Needing badly to regain the game’s momentum, Washington’s offense instead went three-and-out for the second time in three drives. Making matters worse, Whitford badly shanked his punt for just 17 yards, giving Stanford the ball at Washington’s 47-yard line. Thankfully, the Washington defense immediately answered by delivering two consecutive tackles-for-loss on Bryce Love rushing attempts, and Costello missed his receiver on a third-and-13 attempt to move the sticks, resulting in a Stanford punt that went for a touchback.
The Huskies offense did absolutely nothing to capitalize on that opportunity, turning first-and-10 from the 10 into fourth-and-18 from the 2. Whitford’s punt from the back of the end zone gave Stanford the ball at UW’s 33, and one 25-yard pass later, the Cardinal were knocking on the door of Washington’s end zone with first-and-goal from the 8-yard line. On third-and-goal from the 3, the Husky defense bottled Love up at the line of scrimmage, and Collin Riccitelli split the uprights on his 21-yard attempt to narrow the score to 24–17, Huskies.
Taking over with nine minutes left to play, the Washington offense quickly went to third down before Browning hit Aaron Fuller for a clutch 18-yard gain for first down. Two plays later, Ty Jones beat Alijah Holder on a 50/50 jump ball for an 18-yard gain. The Dawgs were unable to earn another first down, and Peyton Henry nailed his 38-yard attempt to give the Huskies a 10-point lead, 27–17, with 5:09 left to play in regulation.
Stanford’s drive took over at the 20-yard line, and on the first play from scrimmage, Bryce Love exploded for a 28-yard gain to the Stanford 48. Two plays later, Costello threaded the needle on a completion to Colby Parkinson for 18 yards. On third down, Costello hit Trenton Irwin for a 33-yard touchdown, beating Byron Murphy in coverage. However, Riccitelli’s point-after attempt went wide right, leaving Stanford trailing 27–23 with 3:24 left to play.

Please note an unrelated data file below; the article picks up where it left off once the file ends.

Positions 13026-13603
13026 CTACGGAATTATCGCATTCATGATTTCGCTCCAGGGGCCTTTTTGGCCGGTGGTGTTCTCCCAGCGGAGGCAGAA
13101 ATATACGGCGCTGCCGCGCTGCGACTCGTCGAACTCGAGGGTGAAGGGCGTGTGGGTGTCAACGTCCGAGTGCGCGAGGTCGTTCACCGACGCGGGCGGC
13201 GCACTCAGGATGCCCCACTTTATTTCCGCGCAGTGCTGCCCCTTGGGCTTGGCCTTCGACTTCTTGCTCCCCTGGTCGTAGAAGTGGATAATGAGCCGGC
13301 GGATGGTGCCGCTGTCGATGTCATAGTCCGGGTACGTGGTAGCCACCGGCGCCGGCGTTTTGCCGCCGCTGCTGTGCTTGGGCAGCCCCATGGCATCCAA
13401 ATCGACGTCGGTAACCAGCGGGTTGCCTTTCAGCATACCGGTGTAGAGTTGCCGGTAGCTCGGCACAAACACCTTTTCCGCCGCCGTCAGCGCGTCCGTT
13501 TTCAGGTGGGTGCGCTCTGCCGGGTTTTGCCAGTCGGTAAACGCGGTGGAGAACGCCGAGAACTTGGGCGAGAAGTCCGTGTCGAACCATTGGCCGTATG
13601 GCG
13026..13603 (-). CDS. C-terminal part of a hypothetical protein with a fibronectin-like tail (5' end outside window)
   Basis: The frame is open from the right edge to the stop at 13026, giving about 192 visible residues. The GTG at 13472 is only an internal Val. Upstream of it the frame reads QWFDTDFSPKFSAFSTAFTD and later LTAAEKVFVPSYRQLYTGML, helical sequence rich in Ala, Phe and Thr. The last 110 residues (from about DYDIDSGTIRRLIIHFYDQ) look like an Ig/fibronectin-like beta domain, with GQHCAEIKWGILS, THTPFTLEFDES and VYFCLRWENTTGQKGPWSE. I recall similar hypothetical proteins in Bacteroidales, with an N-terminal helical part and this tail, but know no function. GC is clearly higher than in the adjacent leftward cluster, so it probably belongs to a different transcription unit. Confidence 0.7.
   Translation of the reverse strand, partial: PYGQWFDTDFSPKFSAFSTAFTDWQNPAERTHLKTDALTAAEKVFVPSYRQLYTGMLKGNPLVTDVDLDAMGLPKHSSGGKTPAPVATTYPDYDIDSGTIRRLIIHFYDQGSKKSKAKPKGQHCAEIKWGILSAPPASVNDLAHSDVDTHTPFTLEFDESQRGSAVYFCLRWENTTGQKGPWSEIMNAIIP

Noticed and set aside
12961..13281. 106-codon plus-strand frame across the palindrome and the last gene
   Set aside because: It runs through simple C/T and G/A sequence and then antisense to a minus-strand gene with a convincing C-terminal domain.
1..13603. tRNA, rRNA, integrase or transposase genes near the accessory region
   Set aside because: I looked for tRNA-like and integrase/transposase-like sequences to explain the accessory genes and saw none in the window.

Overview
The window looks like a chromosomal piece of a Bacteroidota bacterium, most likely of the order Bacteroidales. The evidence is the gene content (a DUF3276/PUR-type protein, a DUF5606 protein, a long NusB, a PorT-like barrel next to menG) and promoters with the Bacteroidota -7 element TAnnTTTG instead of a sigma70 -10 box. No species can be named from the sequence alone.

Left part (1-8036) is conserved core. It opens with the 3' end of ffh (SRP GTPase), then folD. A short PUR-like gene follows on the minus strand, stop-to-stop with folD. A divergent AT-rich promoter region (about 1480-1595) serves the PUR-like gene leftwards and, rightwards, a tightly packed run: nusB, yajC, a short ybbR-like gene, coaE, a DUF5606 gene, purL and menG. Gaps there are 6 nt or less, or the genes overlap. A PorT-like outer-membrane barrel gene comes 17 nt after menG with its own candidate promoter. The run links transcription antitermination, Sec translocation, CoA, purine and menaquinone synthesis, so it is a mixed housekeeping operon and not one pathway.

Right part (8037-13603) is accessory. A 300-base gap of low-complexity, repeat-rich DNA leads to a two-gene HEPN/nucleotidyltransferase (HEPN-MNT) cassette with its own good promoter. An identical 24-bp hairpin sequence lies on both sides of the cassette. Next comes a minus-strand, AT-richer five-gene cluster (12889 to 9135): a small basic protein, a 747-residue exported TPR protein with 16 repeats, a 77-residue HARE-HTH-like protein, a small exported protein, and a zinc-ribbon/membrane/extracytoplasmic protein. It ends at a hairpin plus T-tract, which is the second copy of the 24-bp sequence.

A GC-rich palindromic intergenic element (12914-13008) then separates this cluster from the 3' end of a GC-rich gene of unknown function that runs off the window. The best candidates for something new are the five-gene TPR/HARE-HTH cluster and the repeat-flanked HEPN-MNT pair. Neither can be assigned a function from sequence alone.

Washington’s offense took over at the 25, and Gaskin made what could have been a disastrous fumble on the first play from scrimmage. Thankfully, Drew Sample fell on the ball, and Washington retained control. Unfortunately, the Dawgs weren’t able to convert a first down, forcing a Whitford punt that was downed at the Stanford 15-yard line with 2:05 remaining.
The Cardinal started their attempt at a game-winning drive by feeding the ball to Bryce Love and freshman Michael Wilson, whose 13-yard third-down reception kept the drive alive. Connor Wedington’s 15-yard catch brought the ball to the UW 34-yard line, and Stanford had one final attempt to win the game with three seconds remaining. On that play, Costello’s hail mary was intercepted by Taylor Rapp, who took a knee in the end zone to end the game.
- The Huskies couldn’t have hoped to start this game better. The game’s first six drives went as follows: Stanford: three-and-out, Washington: eight plays and a touchdown, Stanford: three-and-out, Washington: 14 plays and a touchdown, Stanford: three plays and an interception, Washington: six plays and a touchdown. During that run, the Huskies outgained the Cardinal 179 yards to 21.
- Considering how dominant they began the game, it’s hard to think that Myles Gaskin’s presence wasn’t the key factor in UW’s loss on the road against Cal last week. The senior running back earned 148 yards and a touchdown on 28 carries in his first game action since the Oct. 13 game against Oregon.
- Washington entered this game having scored touchdowns on 51.2 percent of their red zone opportunities. Tonight, they went three-for-four (75 percent).
- The Dawgs converted two of three fourth-down attempts, averaging 5.7 yards per play.
- It took the Stanford offense 18:25 to gain their first first-down.
- Washington’s three interceptions on the evening doubled their season total to six.
- If he continues to develop the way he has to this point, Keith Taylor has a legit shot to be named to the all-conference team in 2019.
- David Shaw will be rightly furious with the Pac-12 officials for the way they mishandled to clock on the game’s final drive, allowing Washington to improperly substitute defenders while the clock continued to run down.
A well-deserved bye week, then a reunion with Jonathan Smith when the Oregon State Beavers come to Husky Stadium on Nov. 17.